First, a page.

The oldest and most commonly used tool for examining the relationship between experimental variables is the graphical display. People are very good at recognizing patterns, and can intuitively detect various modes of behavior far more easily from a graph than from a table of numbers. The process of “eyeballing the data” thus represents the experimenter’s first attempt at understanding their results and, in the past, has even formed the basis of formal quantitative conclusions. Eyeballing can sometimes be assisted by judicious application of a ruler, and often the utility of the ruler has been enhanced by linearizing data transformations. Nowadays it is more common to use a computer-based curve-fitting routine to obtain an “unbiased” analysis. In some common circumstances there is no important difference in the conclusions that would be obtained by the eye and by the computer, but there are important advantages of the more modern methods in many other circumstances. This chapter will discuss some of those methods, their advantages, and how to choose between them.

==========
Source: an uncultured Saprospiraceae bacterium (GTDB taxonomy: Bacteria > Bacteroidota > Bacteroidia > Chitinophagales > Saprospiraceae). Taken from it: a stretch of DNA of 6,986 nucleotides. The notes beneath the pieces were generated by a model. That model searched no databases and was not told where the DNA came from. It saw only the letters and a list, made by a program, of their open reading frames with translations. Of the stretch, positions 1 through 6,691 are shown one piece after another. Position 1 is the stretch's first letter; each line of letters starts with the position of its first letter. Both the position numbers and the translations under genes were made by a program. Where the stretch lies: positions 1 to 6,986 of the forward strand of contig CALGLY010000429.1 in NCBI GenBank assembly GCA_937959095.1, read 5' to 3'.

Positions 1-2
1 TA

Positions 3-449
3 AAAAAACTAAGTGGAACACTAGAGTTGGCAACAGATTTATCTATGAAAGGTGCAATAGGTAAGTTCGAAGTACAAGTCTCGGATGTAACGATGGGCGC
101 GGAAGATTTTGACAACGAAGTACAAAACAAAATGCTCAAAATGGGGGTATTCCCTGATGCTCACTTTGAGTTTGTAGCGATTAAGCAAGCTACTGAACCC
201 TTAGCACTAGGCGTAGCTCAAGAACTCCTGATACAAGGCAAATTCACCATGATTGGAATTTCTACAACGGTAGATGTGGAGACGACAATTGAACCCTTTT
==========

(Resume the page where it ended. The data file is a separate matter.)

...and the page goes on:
|Title of host publication||Biomedical Applications of Computer Modeling|
|Number of pages||38|
|Publication status||Published - 1 Jan 2000|